By and large I think the social contract has evolved to the point where we actually no longer recognize the value of professionals whether they be foresters or doctors. The proliferation of information has allowed non-professionals (meaning those without formal education and training in a discipline) to become partially informed. In many cases, unfortunately, this befits the old adage that 'sometimes a little bit of knowledge is dangerous'. And I think that's largely because the partially-informed don't know what they don't know.

It is certainly true that even within a profession like forestry there have always been people with different takes on the application of the practice. But frankly, few people outside the profession are willing or able to get the kind of comprehensive education necessary to understand applied forest ecology. In many cases this reluctance to get a full background results in divisiveness in developing and applying natural resource policy as people put forward just single-issue mandates rather than a comprehensive plan.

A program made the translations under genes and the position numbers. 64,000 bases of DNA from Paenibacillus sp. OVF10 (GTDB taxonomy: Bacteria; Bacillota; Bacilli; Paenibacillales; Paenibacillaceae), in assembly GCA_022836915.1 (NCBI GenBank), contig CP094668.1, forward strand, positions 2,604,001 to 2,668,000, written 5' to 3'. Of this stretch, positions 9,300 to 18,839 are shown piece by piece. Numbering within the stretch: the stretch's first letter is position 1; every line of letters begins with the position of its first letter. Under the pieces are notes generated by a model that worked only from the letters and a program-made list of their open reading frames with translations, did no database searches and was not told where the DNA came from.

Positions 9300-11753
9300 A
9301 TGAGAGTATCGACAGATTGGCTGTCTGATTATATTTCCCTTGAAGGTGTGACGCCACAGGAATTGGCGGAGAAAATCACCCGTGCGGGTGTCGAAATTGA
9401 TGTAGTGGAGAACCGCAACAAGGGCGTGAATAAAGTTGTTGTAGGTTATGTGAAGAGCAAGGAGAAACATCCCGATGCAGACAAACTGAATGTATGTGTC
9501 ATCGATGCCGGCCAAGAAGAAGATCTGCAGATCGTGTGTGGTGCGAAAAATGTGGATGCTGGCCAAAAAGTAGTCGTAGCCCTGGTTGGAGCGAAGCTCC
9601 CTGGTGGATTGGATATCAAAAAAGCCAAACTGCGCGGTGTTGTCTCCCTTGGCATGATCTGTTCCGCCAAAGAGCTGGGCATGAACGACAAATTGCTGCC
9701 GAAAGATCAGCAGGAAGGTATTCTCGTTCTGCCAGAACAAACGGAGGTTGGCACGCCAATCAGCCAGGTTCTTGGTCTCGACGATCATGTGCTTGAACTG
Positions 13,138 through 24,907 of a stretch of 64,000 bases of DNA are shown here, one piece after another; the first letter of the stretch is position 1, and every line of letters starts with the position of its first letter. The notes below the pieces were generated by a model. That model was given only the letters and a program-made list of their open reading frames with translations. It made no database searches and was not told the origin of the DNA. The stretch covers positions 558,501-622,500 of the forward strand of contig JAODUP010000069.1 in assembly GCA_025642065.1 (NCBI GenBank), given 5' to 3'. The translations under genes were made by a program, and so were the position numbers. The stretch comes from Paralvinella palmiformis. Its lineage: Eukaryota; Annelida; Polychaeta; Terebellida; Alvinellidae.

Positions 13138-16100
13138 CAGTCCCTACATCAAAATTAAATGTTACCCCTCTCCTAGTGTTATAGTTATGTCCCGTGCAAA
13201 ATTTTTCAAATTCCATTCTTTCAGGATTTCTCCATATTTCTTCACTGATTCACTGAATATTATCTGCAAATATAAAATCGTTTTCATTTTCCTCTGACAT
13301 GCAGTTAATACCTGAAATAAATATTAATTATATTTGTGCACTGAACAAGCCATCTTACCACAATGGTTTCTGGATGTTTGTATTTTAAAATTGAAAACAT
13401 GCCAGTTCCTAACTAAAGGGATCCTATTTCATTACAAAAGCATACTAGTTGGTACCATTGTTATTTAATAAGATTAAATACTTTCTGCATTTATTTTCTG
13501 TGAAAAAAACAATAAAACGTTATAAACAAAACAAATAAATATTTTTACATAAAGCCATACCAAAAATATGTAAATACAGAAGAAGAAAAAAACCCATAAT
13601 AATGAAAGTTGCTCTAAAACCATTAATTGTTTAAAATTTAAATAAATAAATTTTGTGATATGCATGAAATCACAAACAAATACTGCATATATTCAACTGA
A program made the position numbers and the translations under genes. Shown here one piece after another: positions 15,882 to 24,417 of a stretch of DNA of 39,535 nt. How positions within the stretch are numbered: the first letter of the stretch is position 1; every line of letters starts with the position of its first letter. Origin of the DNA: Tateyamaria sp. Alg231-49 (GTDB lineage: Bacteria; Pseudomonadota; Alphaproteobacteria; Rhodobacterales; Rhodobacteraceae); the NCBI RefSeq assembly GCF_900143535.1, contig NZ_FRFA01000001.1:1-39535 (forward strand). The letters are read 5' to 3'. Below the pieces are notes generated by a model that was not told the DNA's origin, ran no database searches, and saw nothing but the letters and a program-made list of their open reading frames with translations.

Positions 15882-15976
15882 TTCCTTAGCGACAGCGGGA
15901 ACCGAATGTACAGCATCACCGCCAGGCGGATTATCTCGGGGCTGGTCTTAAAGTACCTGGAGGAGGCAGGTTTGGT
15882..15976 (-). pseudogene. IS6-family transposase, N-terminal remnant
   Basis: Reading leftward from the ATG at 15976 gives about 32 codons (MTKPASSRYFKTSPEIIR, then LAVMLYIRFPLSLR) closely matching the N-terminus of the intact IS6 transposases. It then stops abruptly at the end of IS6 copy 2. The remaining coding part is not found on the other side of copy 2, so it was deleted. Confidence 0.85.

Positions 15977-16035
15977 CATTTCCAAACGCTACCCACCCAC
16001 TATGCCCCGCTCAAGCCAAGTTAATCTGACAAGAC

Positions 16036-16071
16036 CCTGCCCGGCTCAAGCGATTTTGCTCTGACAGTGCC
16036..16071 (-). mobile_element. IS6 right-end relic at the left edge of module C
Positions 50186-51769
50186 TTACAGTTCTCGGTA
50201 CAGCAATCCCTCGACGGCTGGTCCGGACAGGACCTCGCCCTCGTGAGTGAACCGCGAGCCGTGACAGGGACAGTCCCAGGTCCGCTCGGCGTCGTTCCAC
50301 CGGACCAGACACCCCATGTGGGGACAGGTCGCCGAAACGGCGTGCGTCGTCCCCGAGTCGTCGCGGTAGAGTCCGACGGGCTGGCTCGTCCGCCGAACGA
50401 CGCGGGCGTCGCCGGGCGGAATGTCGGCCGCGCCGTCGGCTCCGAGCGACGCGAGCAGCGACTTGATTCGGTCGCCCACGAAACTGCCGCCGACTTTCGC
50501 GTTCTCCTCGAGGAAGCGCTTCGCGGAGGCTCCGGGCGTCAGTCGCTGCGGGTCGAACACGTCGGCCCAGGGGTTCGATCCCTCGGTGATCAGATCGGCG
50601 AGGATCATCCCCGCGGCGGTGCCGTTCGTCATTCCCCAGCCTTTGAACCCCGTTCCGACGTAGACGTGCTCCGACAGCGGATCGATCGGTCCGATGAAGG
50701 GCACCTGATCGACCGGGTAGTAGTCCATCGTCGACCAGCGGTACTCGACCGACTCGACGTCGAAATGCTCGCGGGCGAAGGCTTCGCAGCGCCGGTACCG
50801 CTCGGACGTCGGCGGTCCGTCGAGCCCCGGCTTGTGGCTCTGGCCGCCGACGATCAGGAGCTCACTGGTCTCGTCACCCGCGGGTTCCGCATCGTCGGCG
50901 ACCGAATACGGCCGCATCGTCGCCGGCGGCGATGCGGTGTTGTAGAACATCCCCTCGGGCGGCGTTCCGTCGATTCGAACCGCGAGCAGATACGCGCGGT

Forestry has evolved to the point where it will never be what it used to be. While it is a fairly conservative profession (I'm not speaking politically though that might be true as well), it is a science-based practice that has made large strides in not only understanding ecosystem function but the practical application of this knowledge as well. Much of the issues surrounding wildland fire are not new to the profession, for instance even though they are currently in vogue in the popular press.

At some point we have to decide if we really value the knowledge-base of professionals and if we do, we need to put our money where our mouth is and at least respect, if not trust, their collective opinions. It's kind of pointless to require the professionalism and then not actually use it.
Anonymous says:
Mar 27, 2010 01:40 PM

I think your suggestions will work in practice if we can come to some sort of agreement as to what we want our forests to be "for" to parapharase Pinchot. Then, I think, the knowledge of professionals is invaluable.